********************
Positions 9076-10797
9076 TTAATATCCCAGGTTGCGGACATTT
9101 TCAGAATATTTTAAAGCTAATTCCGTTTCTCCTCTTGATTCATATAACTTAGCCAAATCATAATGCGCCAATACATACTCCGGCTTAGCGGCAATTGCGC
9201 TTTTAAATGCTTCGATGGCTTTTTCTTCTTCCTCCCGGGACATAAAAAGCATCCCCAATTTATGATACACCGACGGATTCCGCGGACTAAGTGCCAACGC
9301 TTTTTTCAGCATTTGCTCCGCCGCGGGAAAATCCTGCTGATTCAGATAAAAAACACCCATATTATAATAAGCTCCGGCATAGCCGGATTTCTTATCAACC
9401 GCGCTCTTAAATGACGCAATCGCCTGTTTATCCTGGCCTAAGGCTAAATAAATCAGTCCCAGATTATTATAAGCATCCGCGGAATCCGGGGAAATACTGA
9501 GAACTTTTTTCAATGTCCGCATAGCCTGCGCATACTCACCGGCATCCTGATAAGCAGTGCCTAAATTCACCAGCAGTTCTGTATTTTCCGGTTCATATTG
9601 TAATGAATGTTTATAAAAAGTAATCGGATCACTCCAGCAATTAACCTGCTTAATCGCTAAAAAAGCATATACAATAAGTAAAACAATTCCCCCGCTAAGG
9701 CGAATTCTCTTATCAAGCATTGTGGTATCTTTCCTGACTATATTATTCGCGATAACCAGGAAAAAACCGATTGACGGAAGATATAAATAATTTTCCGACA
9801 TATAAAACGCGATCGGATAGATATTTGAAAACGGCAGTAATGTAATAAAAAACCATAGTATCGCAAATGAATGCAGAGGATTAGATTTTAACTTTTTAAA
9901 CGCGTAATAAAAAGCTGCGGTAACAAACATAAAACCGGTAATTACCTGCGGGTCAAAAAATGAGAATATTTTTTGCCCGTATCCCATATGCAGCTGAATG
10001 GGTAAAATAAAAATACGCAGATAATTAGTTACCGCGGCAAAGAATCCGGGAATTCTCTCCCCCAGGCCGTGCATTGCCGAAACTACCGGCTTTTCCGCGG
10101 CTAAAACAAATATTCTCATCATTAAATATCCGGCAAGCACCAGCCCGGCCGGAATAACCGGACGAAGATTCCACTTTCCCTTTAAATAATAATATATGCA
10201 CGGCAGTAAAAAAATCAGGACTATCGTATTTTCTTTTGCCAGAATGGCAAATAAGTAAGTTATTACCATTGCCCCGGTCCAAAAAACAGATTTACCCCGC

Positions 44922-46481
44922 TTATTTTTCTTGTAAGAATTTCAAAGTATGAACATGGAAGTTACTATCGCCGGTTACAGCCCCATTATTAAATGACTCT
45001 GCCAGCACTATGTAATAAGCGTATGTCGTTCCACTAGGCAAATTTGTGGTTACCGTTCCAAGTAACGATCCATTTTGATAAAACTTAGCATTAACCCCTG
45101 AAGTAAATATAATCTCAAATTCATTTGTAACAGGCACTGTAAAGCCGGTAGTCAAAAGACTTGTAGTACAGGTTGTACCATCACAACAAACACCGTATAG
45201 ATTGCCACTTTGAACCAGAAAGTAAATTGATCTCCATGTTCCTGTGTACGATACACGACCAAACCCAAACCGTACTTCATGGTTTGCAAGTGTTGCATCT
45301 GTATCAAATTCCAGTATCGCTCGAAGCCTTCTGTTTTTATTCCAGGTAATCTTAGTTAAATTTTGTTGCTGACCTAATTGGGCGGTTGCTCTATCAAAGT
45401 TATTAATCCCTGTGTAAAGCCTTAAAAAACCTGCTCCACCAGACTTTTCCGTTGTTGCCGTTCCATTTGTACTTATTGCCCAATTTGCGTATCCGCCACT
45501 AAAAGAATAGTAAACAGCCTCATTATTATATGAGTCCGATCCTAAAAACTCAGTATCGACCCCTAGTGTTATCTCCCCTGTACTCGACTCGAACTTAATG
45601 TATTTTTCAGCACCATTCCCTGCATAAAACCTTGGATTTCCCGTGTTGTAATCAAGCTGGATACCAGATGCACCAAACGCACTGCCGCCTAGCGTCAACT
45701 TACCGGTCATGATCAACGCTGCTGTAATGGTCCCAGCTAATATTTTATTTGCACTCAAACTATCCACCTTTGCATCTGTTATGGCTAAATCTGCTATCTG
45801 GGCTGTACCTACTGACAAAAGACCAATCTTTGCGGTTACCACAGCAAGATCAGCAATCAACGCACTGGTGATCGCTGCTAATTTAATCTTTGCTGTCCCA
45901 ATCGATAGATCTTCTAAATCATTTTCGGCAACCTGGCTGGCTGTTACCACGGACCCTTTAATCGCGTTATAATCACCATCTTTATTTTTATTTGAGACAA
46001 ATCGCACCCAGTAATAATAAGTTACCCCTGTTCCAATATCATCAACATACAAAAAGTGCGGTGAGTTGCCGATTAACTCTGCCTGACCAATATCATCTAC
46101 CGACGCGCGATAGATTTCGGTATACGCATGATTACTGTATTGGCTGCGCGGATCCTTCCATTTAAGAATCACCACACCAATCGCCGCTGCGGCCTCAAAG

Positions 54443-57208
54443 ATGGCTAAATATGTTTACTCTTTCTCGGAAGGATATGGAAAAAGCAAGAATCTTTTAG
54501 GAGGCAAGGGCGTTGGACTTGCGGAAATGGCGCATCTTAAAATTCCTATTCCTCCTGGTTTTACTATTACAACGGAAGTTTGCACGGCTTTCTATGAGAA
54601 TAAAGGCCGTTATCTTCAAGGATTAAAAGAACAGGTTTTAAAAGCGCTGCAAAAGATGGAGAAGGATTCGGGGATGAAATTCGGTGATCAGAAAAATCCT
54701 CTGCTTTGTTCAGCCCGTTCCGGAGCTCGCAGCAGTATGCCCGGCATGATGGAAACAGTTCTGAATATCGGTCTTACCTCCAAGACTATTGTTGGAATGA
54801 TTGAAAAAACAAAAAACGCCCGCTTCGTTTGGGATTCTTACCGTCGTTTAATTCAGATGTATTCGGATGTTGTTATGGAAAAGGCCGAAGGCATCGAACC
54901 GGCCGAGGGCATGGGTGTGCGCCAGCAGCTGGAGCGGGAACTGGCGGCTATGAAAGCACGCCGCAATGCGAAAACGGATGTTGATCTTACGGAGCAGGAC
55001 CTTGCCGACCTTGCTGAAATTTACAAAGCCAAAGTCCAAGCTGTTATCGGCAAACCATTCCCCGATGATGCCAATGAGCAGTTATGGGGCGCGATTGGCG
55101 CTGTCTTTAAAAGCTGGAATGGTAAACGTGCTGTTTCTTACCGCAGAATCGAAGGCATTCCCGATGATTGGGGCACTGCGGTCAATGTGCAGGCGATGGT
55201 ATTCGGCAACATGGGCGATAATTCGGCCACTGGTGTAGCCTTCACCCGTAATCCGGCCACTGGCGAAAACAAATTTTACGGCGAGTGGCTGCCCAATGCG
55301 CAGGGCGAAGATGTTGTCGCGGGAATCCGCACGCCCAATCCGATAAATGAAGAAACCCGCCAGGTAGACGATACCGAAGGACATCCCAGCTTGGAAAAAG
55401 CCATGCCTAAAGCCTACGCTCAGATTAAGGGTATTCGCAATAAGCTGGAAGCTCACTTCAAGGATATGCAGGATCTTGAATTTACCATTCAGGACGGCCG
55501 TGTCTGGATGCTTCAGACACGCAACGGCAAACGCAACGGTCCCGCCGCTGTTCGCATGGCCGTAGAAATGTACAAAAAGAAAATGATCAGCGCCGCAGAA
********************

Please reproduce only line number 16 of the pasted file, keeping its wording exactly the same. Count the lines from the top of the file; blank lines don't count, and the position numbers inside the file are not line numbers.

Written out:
44922 TTATTTTTCTTGTAAGAATTTCAAAGTATGAACATGGAAGTTACTATCGCCGGTTACAGCCCCATTATTAAATGACTCT